Disruption of m6A DNA modifications enhances the host inflammatory response to streptococcal infection in a murine subcutaneous ulcer model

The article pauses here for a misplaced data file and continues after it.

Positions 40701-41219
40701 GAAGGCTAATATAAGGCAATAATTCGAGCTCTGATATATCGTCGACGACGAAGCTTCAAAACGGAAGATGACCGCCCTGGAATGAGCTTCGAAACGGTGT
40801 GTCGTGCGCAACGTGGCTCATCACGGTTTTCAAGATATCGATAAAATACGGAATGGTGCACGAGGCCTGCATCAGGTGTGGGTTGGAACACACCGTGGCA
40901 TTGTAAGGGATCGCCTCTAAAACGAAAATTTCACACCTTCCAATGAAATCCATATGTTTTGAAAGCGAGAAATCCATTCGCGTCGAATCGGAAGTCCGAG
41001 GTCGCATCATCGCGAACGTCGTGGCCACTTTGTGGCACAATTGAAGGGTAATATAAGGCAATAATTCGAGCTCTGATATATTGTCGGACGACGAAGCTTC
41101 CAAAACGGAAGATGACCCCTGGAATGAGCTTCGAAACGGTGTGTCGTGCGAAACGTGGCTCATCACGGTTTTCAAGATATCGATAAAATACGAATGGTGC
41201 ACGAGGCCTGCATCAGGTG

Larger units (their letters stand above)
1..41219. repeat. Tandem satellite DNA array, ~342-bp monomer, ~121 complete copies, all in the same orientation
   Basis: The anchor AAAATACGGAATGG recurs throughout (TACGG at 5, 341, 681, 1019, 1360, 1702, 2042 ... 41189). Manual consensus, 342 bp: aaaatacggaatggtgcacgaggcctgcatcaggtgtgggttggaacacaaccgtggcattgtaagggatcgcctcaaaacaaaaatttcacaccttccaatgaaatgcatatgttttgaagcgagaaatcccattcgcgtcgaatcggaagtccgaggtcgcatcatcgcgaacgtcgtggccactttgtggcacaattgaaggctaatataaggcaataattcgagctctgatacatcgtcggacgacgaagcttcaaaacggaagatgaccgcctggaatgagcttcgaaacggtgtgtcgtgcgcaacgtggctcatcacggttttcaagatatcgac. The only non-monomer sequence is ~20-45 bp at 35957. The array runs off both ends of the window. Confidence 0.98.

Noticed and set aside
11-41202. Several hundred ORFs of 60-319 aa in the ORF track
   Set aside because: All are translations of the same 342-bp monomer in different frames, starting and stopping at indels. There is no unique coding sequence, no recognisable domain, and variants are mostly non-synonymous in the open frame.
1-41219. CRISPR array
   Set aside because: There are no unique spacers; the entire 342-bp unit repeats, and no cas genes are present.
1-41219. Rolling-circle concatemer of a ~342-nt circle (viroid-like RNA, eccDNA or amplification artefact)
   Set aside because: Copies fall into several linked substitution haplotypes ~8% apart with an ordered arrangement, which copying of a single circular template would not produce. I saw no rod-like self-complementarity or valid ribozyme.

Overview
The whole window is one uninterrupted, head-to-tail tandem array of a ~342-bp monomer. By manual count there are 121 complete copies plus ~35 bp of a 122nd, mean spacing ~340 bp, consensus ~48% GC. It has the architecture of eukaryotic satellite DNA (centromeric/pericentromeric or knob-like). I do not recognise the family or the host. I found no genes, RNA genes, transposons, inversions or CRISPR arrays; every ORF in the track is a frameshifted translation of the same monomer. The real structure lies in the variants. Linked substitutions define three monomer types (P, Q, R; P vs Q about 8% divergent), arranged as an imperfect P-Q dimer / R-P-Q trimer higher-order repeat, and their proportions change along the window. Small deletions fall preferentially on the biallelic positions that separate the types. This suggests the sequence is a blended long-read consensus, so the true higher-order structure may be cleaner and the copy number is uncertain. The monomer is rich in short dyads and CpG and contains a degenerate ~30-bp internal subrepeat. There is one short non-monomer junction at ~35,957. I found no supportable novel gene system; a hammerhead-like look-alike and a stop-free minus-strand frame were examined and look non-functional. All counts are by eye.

Given that the genes in the Mga regulon were significantly down regulated in the ΔRSM strain relative to WT, we were interested in determining the impact of disrupting m6A DNA modifications on S. pyogenes virulence using a murine subcutaneous infection model [40, 41]. C57BL/6J mice were inoculated at the shaved flank with 1 x 107 CFUs of either MEW123 (WT) or the ΔRSM mutant strain and resulting skin ulcers were photographed daily for sizing the skin ulcer area. As shown in Fig 4A, there was no significant difference in skin lesion size at day two post-infection in comparison of the mice infected with either the WT or the ΔRSM strains. However, by three to four days post-infection, and for the remainder of the experiment, the skin lesions of mice infected with the ΔRSM strain were significantly larger than those of mice infected by the WT strain (Fig 4A). No strain caused a lethal infection among any of the mice with the 1 x 107 CFU inoculum. Representative images of skin lesions for mice infected with the WT, the ΔRSM strain, and the complemented ΔRSM/pRSM strain over time are shown in Fig 4B, with skin lesions of mice infected with the ΔRSM strain notably larger on average at 4 and 6 days compared to those of mice infected with the WT or complemented strain. Complementation of the ΔRSM mutation in trans by strain MEW552 (ΔRSM/pRSM) produced murine skin lesions smaller than the ΔRSM mutant but not significantly different than the WT strain throughout the duration of the experiment (Fig 4C).